Start with what is right rather than what is acceptable." --Franz Kafka
An open letter to recruiters. Mainly recruiters for software developers, but I suspect much of these are reasonable requests for all sectors.
- Please stop saying "Leading provider of". Sure- you want to give the idea that your client is A Major Player. Fine. All good. But using rehashed buzzwords doesn't convey that idea. The phrase is like the paintings in a hotel room. If you even notice them, they have no real meaning. Instead, tell me why your client leads their industry. What have they accomplished? How do they lead? Is it through use of new technology? New innovations? Say something meaningful. Something that will have an impact.
- Please stop telling me how many years your client has been in business. This may be useful information for clients, but potential employees aren't looking to retain their services. They're looking for a culture that fits. Generally, the amount of time a company has been in existence is irrelevant. Instead, talk about the culture. Not everyone wants to wear a suit and tie and interact with a rigid corporate structure. But not everyone wants to work in shorts and sandals, sitting on a bean bag, and walking into a Director's office for casual conversation. Laying this out will help find candidates that are a good fit for the company.
- Proofread your communications. Twice. When I see "I think you'd be a good fit for [Job Description]", I delete the email. Same with blatant misspellings. Anymore, any text entry application comes with an automatic spell checker.
- Read the resume. The most recent position is where your candidate has moved in his career and it's reasonable to think that that the position on purpose. If your contact is in a leadership, planning, or strategy position, it's probably a waste of time to offer direct development work. Your contact has moved on to something else and it's fair to assume that, barring unemployment, moving back isn't likely to happen.
- Be specific. "Maintaining large applications" or "Excellent communication skills" doesn't tell me anything. Again, these are hotel room paintings. What I want is a good snapshot of my day-to-day activities. Does "Sr. Application Developer" mean "Application Developer with a lot of experience"? Does it mean "Responsible for the work of a development team"? If I don't know, I'm less likely to take a chance. And that's exactly what you're looking for. Someone who will take a chance on your job offering being better than the current one.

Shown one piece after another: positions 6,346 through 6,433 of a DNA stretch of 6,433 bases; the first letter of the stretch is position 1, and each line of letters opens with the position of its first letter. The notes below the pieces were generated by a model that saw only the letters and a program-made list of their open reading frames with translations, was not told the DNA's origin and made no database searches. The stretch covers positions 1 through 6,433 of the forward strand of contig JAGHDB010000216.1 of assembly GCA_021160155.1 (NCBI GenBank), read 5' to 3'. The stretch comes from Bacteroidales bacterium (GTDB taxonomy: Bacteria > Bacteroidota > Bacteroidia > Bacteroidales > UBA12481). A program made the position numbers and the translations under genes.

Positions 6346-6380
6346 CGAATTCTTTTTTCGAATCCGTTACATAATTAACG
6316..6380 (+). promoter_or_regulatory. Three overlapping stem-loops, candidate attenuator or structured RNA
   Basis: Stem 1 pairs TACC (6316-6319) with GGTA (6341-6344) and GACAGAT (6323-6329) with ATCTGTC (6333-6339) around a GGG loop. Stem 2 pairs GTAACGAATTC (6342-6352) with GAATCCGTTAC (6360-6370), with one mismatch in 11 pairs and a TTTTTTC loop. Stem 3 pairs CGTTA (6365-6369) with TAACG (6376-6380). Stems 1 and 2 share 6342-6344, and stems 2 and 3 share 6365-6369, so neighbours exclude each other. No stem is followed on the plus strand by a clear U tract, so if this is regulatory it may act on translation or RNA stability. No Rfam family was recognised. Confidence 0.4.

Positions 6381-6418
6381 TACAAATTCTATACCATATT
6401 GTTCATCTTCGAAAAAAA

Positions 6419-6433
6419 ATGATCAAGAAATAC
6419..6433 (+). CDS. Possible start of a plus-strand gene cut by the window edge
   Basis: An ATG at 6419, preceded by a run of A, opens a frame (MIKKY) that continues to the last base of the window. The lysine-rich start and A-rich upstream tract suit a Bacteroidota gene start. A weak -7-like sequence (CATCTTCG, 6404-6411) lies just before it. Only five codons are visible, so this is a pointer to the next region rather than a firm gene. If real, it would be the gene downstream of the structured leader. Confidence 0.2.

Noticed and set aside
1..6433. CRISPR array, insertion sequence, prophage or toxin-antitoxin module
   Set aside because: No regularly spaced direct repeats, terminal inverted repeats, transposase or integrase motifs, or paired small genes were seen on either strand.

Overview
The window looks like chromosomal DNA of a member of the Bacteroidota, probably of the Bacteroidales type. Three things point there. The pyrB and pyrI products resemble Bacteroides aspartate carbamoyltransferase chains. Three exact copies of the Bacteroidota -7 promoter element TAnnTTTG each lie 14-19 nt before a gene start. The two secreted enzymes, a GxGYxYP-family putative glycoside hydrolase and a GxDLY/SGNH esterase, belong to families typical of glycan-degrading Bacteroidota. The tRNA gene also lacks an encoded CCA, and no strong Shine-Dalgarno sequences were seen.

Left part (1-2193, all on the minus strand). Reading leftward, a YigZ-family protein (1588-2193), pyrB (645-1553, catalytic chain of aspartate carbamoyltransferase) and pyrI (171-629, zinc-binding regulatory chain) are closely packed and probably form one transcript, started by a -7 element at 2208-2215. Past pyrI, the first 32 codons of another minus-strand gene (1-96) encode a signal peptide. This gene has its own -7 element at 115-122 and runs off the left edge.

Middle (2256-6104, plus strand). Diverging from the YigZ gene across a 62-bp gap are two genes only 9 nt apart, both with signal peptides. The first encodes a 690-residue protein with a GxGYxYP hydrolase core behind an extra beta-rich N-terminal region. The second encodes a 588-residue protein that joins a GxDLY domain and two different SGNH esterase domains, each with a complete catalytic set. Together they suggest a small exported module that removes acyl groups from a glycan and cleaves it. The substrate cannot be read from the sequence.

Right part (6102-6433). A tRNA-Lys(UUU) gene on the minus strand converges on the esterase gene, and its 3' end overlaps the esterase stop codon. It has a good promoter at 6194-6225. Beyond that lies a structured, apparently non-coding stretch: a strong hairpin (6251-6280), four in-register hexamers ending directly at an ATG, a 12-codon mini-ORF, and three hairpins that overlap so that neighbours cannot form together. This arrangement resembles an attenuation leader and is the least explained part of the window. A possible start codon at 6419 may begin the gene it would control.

- This is likely somewhat out of your control, but stop with the "X years of experience". While I realize that your client is telling you that, under the misapprehension that years of experience is an accurate measure of anything, you shouldn't have to tell that to candidates. If you can't tell from the resume how many years of experience the candidate has in the necessary technologies, then the resume has been badly written.
- Same with this "Degree needed" or "Degree or relevant experience needed" silliness. Aside from this not being any measure of anything important, it's pointless to include in a communication to a specific candidate. If your candidate doesn't have the necessary degree, don't bother. Likewise with "Degree or relevant experience". If your candidate doesn't have either, they clearly aren't a good fit.
So, what's the bottom line here? Much like the fact that a good candidate needs to stand out in order to be seen as a good candidate, recruiters need to stand out in order to be seen as a good recruiter. You can't afford to be a carbon copy of everyone else. You can't just be hotel room art, and you can't hand over a vague description with ubiquitous buzzwords and expect to spark any interest. Instead, you need to capture the candidate's attention. You do this through clear and concise communication of what your client is looking for. You do this by standing out.
A thought to keep in mind. All the advice recruiters give to job seekers about how they present themselves through resumes and interviews? That should apply to your communications with candidates. Especially your first contact.